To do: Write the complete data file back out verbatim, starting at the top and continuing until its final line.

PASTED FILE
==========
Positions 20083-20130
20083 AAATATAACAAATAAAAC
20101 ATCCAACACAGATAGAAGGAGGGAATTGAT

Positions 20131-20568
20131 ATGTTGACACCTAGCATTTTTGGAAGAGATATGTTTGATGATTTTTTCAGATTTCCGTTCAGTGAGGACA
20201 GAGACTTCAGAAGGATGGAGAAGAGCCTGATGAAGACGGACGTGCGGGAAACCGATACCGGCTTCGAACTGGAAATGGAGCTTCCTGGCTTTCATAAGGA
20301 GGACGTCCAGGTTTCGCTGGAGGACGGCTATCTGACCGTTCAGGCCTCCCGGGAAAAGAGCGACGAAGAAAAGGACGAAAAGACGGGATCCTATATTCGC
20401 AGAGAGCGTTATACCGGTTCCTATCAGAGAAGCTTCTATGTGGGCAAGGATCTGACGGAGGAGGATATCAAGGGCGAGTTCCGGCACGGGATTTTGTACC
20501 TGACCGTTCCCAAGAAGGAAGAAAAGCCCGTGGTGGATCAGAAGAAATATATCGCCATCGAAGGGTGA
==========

Positions 20083-20130
20083 AAATATAACAAATAAAAC
20101 ATCCAACACAGATAGAAGGAGGGAATTGAT

Positions 20131-20568
20131 ATGTTGACACCTAGCATTTTTGGAAGAGATATGTTTGATGATTTTTTCAGATTTCCGTTCAGTGAGGACA
20201 GAGACTTCAGAAGGATGGAGAAGAGCCTGATGAAGACGGACGTGCGGGAAACCGATACCGGCTTCGAACTGGAAATGGAGCTTCCTGGCTTTCATAAGGA
20301 GGACGTCCAGGTTTCGCTGGAGGACGGCTATCTGACCGTTCAGGCCTCCCGGGAAAAGAGCGACGAAGAAAAGGACGAAAAGACGGGATCCTATATTCGC
20401 AGAGAGCGTTATACCGGTTCCTATCAGAGAAGCTTCTATGTGGGCAAGGATCTGACGGAGGAGGATATCAAGGGCGAGTTCCGGCACGGGATTTTGTACC
20501 TGACCGTTCCCAAGAAGGAAGAAAAGCCCGTGGTGGATCAGAAGAAATATATCGCCATCGAAGGGTGA